CDC: Trends in Foodborne Illness in the U.S. – 1996 - 2010

CDC: Trends in Foodborne Illness in the U.S. – 1996 - 2010

Documenting trends in foodborne illness—which illnesses are decreasing and which are increasing—is essential to the overall goal of reducing foodborne illness, according to the Centers for Disease Control and Prevention (CDC), which has released a report card from FoodNet for food safety tracking trends. Some foodborne illnesses have dropped significantly, but infections caused by one of the most common germs -- Salmonella -- have not declined.

FoodNet has been tracking trends in the most common infections transmitted through food since 1996. Each year, FoodNet reports on the changes in the number of people in the United States sickened with foodborne infections that have been confirmed by laboratory tests. This annual report card also lets CDC, its partners, and policy makers know how much progress has made in reaching national goals for reducing foodborne illness.

This year's report summarizes 2010 data and provides the best measure of trends in foodborne disease from 1996–2010. It confirms that Salmonella infection has not declined in 15 years, but also shows that progress has been made in reducing several foodborne infections, for example: Infection caused by a common type of E. coli (Shiga toxin–producing Escherichia coli O157), known as E. coli O157 has declined significantly (Figure 1). In fact, it was the only one of the nine infections tracked to reach the 2010 national health objective target.

As a group, infections caused by six key pathogens in 2010 were 23% lower, including Campylobacter (27% decrease); Listeria (38% decrease); E. coli O157 (44% decrease); Shigella (57% decrease); Yersinia (52% decrease).

The FoodNet 2010 data showed a lack of progress in reducing infections caused by Salmonella and Vibrio.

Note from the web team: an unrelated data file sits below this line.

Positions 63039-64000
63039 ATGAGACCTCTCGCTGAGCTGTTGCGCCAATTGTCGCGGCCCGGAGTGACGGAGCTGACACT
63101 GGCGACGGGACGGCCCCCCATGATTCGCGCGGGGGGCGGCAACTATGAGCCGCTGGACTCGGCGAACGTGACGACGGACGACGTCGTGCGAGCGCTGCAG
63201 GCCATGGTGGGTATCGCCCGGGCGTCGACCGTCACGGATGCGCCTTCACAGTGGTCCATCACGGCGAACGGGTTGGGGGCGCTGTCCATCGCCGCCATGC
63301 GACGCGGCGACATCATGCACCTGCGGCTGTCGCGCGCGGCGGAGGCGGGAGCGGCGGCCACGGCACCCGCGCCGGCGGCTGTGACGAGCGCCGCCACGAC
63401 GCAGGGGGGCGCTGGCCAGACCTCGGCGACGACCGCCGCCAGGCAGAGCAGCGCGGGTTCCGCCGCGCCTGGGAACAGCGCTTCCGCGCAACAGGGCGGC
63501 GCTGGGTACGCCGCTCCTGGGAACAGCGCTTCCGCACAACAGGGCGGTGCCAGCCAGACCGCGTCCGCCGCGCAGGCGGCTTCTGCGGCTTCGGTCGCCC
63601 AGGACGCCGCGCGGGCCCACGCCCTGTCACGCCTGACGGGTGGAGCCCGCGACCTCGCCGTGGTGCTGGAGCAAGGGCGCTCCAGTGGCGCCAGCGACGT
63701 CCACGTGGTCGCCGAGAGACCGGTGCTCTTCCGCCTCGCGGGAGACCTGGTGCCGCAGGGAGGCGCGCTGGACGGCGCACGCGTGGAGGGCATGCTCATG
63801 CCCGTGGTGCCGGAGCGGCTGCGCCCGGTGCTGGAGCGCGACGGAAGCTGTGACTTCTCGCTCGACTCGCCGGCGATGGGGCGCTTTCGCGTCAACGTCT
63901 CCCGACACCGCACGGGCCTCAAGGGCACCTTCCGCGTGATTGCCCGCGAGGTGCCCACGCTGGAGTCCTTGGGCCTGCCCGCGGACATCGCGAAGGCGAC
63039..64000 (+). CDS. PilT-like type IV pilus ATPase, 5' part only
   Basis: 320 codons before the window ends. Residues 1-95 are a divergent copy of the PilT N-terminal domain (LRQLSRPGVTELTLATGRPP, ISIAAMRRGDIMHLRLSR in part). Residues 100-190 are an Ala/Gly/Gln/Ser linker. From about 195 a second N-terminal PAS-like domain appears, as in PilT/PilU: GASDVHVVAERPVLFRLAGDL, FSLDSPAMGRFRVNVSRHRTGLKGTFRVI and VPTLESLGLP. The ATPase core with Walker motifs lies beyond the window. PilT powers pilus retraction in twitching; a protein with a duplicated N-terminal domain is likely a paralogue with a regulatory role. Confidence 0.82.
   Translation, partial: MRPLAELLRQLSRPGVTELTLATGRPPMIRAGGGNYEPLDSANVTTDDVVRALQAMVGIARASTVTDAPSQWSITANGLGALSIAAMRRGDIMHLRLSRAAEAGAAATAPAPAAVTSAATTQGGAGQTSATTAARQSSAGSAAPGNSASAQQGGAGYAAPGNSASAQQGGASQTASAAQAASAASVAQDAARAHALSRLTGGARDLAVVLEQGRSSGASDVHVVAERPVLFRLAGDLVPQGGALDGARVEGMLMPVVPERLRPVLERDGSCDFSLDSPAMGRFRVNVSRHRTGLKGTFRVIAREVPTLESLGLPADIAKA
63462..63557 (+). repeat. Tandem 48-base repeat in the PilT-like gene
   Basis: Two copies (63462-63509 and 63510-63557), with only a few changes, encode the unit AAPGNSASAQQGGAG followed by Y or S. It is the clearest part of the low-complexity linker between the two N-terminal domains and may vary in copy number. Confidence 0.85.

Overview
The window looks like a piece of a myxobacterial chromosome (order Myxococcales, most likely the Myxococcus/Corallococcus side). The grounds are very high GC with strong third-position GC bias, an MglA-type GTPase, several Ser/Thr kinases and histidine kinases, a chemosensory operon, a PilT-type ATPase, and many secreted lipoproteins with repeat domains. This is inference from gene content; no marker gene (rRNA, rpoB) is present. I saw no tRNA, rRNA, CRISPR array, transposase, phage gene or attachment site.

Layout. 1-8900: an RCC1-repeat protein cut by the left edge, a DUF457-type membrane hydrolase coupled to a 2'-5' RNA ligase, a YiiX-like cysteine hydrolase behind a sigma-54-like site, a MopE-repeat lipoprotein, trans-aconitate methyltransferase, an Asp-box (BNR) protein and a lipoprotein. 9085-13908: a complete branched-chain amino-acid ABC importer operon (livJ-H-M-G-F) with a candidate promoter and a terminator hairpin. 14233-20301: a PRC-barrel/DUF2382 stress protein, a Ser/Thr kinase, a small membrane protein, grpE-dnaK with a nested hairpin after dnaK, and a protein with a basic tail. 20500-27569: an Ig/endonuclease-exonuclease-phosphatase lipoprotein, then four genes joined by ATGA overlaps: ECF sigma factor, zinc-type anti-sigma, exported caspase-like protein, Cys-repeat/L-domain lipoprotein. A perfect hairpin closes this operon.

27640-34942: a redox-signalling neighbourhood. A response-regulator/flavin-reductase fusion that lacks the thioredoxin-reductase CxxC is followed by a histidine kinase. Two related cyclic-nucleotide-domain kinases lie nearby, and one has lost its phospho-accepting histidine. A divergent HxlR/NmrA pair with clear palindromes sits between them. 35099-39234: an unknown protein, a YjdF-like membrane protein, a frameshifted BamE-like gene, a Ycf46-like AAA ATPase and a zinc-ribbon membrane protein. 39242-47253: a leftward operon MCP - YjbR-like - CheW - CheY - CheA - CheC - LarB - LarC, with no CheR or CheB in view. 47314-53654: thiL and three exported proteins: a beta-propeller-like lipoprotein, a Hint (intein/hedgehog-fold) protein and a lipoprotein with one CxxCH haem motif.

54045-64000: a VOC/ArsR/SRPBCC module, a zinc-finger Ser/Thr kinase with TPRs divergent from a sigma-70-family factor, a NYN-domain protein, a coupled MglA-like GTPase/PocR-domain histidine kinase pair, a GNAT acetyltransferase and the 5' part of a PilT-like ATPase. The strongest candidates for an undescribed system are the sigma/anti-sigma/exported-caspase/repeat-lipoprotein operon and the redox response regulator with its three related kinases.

Salmonella was the most common infection (1.2 million U.S. illnesses annually) and the most common cause of hospitalization and death tracked by FoodNet.

In 2010, the incidence of Salmonella was nearly three times the 2010 national health objective target. Salmonella can contaminate a wide range of foods. There are many different types of Salmonella, and each type tends to have different animal reservoirs and food sources, making control challenging.

Incidence was higher for Vibrio infection (115% increase).

Vibrio infections are rare, but often serious, and are caused by eating contaminated seafood or exposing an open wound to seawater. Continued Vibrio illnesses highlight the lack of implementation of available control measures.

Overall, the FoodNet 2010 report shows a downward trend in foodborne infections, which is due, at least in part, to: Enhanced knowledge about preventing contamination. PulsNet, the national molecular subtyping network for foodborne bacterial pathogens, can detect widely dispersed outbreaks and has greatly improved the detection and investigation of multistate outbreaks. Cleaner slaughter methods, microbial testing, and better inspections in ground beef processing plants. Regulatory agency prohibition of contamination of ground beef with E. coli O157 (resulting in 234 beef recalls since E. coli O157 was declared an adulterant in ground beef in 1994).

Improvements in the FDA model Food Code. And increased awareness in food service establishments and consumers' homes of the risk of consumption of undercooked ground beef.

Other important pathogens transmitted commonly through food (e.g., norovirus, Clostridium perfringens, and Toxoplasma) are not tracked in FoodNet because tests to detect them are not generally available for clinical laboratories. Many of the control measures that would decrease illness caused by pathogens tracked in FoodNet would also decrease illnesses caused by pathogens not tracked presently.



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